The Wedding Sermon: 3 Things the Mainline Church Needs to Quit

A wedding sermon

Of all the things that could possibly transform the mainline church, a wedding sermon?

Think of the countless hours of meetings, the dollars spent on consultants and supposed experts, the physical and spiritual labor poured out, the tears shed, the failed strategies. When all else fails, it’s a wedding sermon that saves us mainliners.

Curry

To be fair, this was no ordinary wedding; three billion people watched the new royal couple tie the knot. Bishop Michael Curry preached a splendid sermon, as he often does. The fact that is was such an occasion makes it more improbable that people are still talking about the sermon days later.

Mainline church friends, I would hate for us to waste this opportunity. God would hate for us to waste this opportunity. It’s not that Bishop Curry dropped some new theological discovery or great church strategic plan on us. Instead, it was a simple yet powerful message of God’s redemptive love for all of creation. He echoed Dr. King’s vision that this was the way forward for humanity.

Many of us, including me, lamented the fact that this same message is preached quite effectively in many churches across the world on a weekly basis. Why is everyone acting like this is the greatest thing to happen to religion since contemporary worship? (That’s a joke). Here are three things the mainline church can do with this opportunity before us.

Quit Hoarding the Gospel.

Once you really think about it, it’s a shame that the world is just now hearing a message of inclusive, redemptive love. Mainliners only need to look in the mirror to see who needs to be doing better at sharing. I have a neighbor who goes to one of the local conservative megachurches. Each time I see him, he invites me to church. He tells me about his small group. He informs me about the new church they are planting. The guy just goes on and on. He shares because he believes in what his church is doing and he wants others to be a part of it. We lament that our churches seem to be the best kept secret in town, yet we don’t want to talk about our church or tell anyone about our church. This isn’t about church growth, rather its about transforming the world. If we believe the Gospel as we understand it has the power to transform why would we want to keep it all to ourselves? Don’t be worried about who might steal your seat at church, rather hope that someone new does!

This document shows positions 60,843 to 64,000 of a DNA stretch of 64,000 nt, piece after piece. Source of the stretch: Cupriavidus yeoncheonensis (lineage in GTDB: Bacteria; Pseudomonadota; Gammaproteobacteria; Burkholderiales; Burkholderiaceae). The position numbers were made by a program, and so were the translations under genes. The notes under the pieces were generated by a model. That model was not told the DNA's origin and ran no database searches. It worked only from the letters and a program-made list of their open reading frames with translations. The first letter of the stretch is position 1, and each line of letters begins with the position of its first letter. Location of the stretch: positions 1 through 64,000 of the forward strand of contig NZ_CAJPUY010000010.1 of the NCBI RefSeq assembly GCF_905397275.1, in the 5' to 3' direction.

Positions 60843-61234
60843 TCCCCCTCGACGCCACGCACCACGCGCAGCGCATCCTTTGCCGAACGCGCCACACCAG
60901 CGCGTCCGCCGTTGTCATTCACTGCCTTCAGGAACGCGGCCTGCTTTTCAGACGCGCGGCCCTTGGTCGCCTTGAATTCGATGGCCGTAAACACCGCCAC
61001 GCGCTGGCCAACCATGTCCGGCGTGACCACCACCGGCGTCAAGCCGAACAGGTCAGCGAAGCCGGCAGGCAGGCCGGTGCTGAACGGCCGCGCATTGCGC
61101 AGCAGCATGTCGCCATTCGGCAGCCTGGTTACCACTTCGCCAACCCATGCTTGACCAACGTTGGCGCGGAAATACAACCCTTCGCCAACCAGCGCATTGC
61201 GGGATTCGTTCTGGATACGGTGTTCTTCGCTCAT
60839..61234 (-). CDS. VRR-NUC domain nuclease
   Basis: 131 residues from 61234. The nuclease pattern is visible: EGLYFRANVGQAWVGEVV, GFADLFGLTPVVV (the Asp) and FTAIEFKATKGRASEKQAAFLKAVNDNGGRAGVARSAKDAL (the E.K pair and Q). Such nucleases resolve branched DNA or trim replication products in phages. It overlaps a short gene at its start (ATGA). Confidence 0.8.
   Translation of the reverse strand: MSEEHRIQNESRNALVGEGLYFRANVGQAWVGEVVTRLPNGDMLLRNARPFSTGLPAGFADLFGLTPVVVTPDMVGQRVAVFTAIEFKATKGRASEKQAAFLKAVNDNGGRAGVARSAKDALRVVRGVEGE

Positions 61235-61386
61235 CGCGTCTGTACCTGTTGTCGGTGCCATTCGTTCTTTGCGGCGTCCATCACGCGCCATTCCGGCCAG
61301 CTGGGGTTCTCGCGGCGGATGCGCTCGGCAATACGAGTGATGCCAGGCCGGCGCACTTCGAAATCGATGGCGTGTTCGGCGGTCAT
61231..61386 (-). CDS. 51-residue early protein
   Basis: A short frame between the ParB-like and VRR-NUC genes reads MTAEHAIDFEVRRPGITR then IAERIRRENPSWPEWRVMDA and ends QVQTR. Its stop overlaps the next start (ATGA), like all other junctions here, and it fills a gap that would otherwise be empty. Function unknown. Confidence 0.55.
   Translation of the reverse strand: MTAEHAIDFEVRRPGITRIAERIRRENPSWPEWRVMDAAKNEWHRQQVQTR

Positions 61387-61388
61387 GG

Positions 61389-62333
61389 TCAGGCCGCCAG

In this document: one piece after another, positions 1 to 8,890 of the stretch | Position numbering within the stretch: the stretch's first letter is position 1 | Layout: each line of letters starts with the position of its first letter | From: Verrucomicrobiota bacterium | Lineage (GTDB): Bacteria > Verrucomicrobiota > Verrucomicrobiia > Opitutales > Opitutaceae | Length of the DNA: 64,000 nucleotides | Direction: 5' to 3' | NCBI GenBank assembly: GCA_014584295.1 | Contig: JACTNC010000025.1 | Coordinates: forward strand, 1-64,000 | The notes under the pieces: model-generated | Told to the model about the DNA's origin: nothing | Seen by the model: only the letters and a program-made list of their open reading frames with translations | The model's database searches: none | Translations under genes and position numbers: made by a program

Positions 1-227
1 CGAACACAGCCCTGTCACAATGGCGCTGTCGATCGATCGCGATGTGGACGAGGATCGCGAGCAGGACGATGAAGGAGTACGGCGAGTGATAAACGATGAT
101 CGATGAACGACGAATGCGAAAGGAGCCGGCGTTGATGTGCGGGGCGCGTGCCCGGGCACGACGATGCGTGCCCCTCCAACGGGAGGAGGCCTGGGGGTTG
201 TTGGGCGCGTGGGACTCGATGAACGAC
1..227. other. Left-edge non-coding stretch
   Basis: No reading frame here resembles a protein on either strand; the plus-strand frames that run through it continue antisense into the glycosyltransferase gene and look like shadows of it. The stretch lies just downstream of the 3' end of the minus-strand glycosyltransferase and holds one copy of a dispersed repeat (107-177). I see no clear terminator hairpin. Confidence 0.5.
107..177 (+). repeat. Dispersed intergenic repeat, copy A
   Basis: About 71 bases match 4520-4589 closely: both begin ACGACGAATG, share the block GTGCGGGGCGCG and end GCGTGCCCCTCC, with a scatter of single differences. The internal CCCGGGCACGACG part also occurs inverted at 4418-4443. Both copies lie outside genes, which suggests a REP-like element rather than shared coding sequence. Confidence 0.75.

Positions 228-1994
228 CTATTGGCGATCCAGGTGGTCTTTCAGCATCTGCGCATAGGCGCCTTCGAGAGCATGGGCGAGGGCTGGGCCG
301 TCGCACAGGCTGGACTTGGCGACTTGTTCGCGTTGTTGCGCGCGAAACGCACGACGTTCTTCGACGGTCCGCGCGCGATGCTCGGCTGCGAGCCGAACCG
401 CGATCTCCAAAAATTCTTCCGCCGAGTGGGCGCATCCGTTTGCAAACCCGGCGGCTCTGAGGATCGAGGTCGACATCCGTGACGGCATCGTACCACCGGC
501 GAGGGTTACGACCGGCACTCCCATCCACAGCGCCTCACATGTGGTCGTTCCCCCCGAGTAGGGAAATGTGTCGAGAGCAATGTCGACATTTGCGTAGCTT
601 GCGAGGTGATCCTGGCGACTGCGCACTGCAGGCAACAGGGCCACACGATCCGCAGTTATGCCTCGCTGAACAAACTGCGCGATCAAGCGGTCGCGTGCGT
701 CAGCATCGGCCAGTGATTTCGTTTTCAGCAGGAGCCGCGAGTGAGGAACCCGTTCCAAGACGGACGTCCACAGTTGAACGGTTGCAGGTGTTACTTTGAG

Quit Being Ashamed of the Gospel

Have you ever been in a room full of people and found yourself hesitant to tell others how you live out your faith? Christians who are advocates for justice, for mercy, for inclusion, and for peace are marginalized and labeled in many communities. Either that, or we simply don’t want to stand upon the principles we believe are biblical. Mainliners do take the Bible seriously, yet we are often too afraid to claim how the Bible shapes our lives. I don’t find justice, mercy, peace, and the like to be liberal principles, I find them to be the principles the Bible and my church teach. It’s way past time for the phrase “biblical principles” to bring forth images of justice, peace, mercy, and love rather than far right political talking points.

Quit Accepting our Present State as our Future Reality

We are in a national moral crisis. It’s not the first time and it probably will not be the last. The mainline church is in the middle of our own survival crisis. Maybe the way forward is not disconnected, but connected in ways we can only begin to imagine. The mainline church message could be the antidote to what ails us all. One of Bishop Curry’s comments that continues to resonate with me is “think and imagine a world where love is the way.” What if each church meeting started with asking “in what ways can our church make love the way?” By the same token, what if community gatherings and conversations with neighbors asked how we can make love the way?” As Bishop Curry so eloquently stated, this is how we make a “new heaven, a new Earth, a new Human Family.” I will add a new mainline church as well.

Of all things…a wedding sermon

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